Tackling the Root Of Inflation Through Subsidy Rationalisation, Rent Controls

By: Jason Loh

The recent subsidy rationalisation of diesel in Peninsular Malaysia, effective June 10, is a necessary step, but it must not justify unwarranted price hikes. This targeted approach, aimed primarily at the B40 and M40 groups, ensures that the diesel price remains capped at RM2.15 per litre in Sabah, Sarawak, and Labuan, shielding these regions from immediate impacts.

The Madani government’s decisive move aligns with Malaysia’s status as a net importer of refined petroleum. As noted by the Observatory of Economic Complexity (OEC), Malaysia faced an RM54.7 million deficit in refined petroleum in April 2024. In 2022, the country imported USD27.1 billion worth of refined petroleum, making it the 9th largest importer globally. This rationalisation continues the subsidy reforms initiated under the Najib administration in 2013, which aimed to curb the smuggling of subsidised diesel into neighbouring countries like Thailand.

Finance Minister II Amir Hamzah Azizan highlighted a significant increase in diesel subsidies, from RM1.4 billion in 2019 to RM14.3 billion in 2023. This surge in consumption can only be attributed to illicit sales, given that diesel represents less than 12% of total vehicle sales in Malaysia. The subsidy rationalisation has already shown effectiveness, with diesel sales at borders declining by 40%.

The government’s targeted cash assistance of RM200 per month for B40 and M40 households with diesel vehicles underscores that this policy is not meant to penalise honest users but to address the misuse of blanket subsidies. This measure is expected to cover the additional cost of travelling 75 km daily for typical diesel vehicles, benefiting over 80% of private diesel vehicle users.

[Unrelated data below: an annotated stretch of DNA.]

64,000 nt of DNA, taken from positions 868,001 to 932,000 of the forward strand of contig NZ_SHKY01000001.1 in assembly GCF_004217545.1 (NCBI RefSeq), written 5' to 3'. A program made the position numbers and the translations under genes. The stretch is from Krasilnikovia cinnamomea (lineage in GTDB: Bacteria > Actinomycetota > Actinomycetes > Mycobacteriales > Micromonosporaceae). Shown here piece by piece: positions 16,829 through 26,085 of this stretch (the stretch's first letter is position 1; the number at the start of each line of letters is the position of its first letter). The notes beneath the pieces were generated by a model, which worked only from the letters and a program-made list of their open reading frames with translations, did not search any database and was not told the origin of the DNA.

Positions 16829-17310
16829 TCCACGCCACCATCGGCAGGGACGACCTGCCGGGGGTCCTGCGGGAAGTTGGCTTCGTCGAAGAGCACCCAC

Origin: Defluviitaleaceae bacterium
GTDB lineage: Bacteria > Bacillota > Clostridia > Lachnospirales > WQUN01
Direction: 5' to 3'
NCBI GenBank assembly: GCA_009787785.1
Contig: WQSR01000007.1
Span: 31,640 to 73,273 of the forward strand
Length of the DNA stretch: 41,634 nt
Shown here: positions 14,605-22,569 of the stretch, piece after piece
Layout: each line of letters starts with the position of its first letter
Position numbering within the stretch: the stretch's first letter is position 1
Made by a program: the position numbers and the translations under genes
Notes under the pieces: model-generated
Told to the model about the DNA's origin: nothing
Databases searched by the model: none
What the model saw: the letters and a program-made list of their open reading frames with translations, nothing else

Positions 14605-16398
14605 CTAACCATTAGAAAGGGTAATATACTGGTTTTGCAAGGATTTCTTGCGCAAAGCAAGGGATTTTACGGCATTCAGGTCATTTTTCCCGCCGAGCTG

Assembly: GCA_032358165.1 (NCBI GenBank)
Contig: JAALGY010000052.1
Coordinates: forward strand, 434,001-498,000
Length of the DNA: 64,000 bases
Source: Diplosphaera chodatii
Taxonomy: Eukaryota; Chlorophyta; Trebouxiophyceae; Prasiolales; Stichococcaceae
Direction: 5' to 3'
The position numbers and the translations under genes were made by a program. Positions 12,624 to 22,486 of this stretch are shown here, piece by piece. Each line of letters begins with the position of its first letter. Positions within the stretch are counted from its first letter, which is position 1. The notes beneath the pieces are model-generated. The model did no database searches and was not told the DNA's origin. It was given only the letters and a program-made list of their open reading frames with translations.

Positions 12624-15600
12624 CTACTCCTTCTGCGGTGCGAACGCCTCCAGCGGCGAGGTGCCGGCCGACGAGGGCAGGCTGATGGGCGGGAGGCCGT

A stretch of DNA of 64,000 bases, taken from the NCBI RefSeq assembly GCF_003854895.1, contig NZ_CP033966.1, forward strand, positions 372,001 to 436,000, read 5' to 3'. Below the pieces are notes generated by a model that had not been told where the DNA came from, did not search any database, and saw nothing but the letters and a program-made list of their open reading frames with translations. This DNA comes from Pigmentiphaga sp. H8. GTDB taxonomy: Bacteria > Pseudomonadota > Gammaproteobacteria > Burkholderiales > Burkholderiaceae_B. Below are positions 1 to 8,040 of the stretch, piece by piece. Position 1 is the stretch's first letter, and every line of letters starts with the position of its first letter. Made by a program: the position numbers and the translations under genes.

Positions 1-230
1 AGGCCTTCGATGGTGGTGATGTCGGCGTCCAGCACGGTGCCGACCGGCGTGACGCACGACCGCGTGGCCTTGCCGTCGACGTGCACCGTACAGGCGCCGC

The Subsidised Diesel Control System (SKDS 1.0 & 2.0) ensures that commercial vehicles continue to receive subsidised diesel, supporting public transportation and logistics sectors. This controlled approach limits the scope of subsidy rationalisation, aiming to reduce smuggling and leakage.

On a broader scale, continuing to subsidise the domestic market while being a net importer strains Petronas’s profit margins, impacting dividends paid to the government and undermining the national balance of payments. The rationalisation aligns with Petronas’s Energy Transition Strategy and the National Energy Transition Roadmap, aiming for net zero emissions by 2050.

Despite the rationalisation, price stability remains a priority, with the Automatic Pricing Mechanism (APM) ensuring controlled profit margins for wholesalers and retailers. This mechanism, in place since 1983, balances the interplay between global market prices and domestic retail prices.

However, the real challenge lies in addressing the inflationary pressures from other sectors, particularly rents. EMIR Research has pointed out the issue of “sellers’ inflation,” where dominant market players exploit their position to raise prices. This includes landlords who increase rents irrespective of the business cycle, significantly contributing to cost of living pressures.

To combat this, the government should establish a “Business Rent Council” to monitor and regulate business rents, ensuring that price hikes are justified and aligned with economic conditions. Reintroducing a modified Rent Control Act and enacting a Residential Tenancy Act could provide additional protection against inflation for both business and residential tenants.

Addressing rent inflation is crucial for mitigating the overall cost of living increases. By controlling real estate prices, the government can help stabilise the cost of doing business and improve purchasing power for consumers, in line with the principles of the Madani Economy Framework.

For Malaysia to achieve sustainable economic stability, both subsidy rationalisation and rent control measures must be implemented effectively. This dual approach will not only curb immediate inflationary pressures but also set a foundation for long-term economic resilience.

The author is the Head of Social, Law & Human Rights at EMIR Research, an independent think tank focusing on strategic policy recommendations based on rigorous research

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